ATSB Releases Final Report On A380 Engine Failure
Australia's aviation accident investigation agency, the ATSB, Thursday released its final report on an uncontained engine failure that occurred November 4, 2010, on a Qantas Airbus A380 over Indonesia and severely damaged aircraft systems. Investigators concluded that an oil pipe in the jet's Rolls-Royce Trent 900 engine had been "made with a thin wall section" that "did not comply with the design specifications." That pipe cracked, investigators concluded, led to an oil fire that eventually caused one of the engine's turbine discs to separate from its drive shaft. The disc then over-accelerated, broke apart and burst through the engine casing "releasing other high energy debris" tha damaged the aircraft's structure and caused a "multitude of system failures." The jet was carrying 469 people out of Singapore at the time and returned to the airport safely. Rolls-Royce issues a statement, Thursday, supporting the ATSB's conclusions and saying in part, "On this occasion we clearly fell short."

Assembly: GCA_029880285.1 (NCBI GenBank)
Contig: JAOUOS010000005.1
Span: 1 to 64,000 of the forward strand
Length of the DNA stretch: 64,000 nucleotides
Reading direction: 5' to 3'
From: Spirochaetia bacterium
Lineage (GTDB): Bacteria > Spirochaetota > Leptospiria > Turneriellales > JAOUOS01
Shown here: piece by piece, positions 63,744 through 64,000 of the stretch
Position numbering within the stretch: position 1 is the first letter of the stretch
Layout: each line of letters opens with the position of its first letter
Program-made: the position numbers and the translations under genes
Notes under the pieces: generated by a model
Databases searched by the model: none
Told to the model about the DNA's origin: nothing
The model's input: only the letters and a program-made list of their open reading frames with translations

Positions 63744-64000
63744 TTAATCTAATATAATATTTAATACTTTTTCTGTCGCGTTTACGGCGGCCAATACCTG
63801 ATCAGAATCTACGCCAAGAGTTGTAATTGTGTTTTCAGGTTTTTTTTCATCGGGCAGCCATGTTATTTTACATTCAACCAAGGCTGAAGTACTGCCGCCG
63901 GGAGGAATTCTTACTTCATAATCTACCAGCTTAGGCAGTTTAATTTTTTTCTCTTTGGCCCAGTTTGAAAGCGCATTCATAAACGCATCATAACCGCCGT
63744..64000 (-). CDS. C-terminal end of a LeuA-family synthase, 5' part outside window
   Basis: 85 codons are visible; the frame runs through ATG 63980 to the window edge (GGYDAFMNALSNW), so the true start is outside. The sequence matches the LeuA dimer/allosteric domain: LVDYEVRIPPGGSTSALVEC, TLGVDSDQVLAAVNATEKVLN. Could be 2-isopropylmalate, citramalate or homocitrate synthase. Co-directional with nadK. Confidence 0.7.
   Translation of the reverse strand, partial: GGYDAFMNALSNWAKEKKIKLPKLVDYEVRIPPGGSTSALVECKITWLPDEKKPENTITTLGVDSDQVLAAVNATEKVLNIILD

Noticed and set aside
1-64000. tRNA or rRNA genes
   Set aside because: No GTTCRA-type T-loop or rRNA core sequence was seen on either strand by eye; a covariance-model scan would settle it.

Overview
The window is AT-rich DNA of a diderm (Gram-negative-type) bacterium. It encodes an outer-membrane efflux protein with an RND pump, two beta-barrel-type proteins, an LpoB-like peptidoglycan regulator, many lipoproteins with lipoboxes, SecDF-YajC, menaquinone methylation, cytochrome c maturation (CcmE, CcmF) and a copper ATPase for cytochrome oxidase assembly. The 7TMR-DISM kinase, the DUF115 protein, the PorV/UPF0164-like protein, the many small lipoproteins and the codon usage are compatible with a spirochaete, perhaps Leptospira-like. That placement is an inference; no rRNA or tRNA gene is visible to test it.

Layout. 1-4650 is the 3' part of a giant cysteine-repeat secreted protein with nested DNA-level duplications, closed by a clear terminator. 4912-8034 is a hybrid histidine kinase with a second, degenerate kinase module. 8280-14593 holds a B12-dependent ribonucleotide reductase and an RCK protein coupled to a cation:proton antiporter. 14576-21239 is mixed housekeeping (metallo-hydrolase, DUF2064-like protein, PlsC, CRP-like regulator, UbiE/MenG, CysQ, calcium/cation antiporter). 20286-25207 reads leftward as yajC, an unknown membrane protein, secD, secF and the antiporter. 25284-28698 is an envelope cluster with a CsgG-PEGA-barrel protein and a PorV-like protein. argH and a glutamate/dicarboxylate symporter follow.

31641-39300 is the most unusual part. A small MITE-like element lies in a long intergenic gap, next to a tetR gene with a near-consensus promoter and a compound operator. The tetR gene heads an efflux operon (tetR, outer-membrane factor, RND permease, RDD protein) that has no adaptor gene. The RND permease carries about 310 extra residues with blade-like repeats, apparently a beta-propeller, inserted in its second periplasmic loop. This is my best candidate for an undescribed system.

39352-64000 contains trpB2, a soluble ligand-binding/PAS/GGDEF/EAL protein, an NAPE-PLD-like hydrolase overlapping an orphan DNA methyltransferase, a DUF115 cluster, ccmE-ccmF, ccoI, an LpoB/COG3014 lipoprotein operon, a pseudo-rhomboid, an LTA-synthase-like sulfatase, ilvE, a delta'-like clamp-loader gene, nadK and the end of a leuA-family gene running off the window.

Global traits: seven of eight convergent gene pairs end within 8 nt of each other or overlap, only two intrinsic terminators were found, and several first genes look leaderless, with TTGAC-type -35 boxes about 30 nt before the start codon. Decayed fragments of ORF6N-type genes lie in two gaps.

In the company statement, Colin Smith, director engineering and technology for Rolls-Royce, called the event "serious and rare" and one "which we very much regret." Said Smith, "the robustness of the Airbus A380 and the professionalism of the Qantas crew members assured that the aircraft and all its passengers landed safely." Rolls-Royce has already applied preventive measures through its engineering manufacturing and quality assurance procedures "to prevent this type of event from happening again." Adjustments include modifications made to engine software that Rolls-Royce says will prevent a turbine disc from bursting as a result of over-speed due to similar failures. The disc failure knocked out the aircraft's anti-lock brakes caused serious damage to a flight control motor, severed wiring, damaged a forward wing spar and tore open a fuel pipe. A hydraulic system was also damaged. In the aftermath of the incident, Qantas temporarily grounded its A380s and Rolls-Royce paid the carrier $88 million in compensation.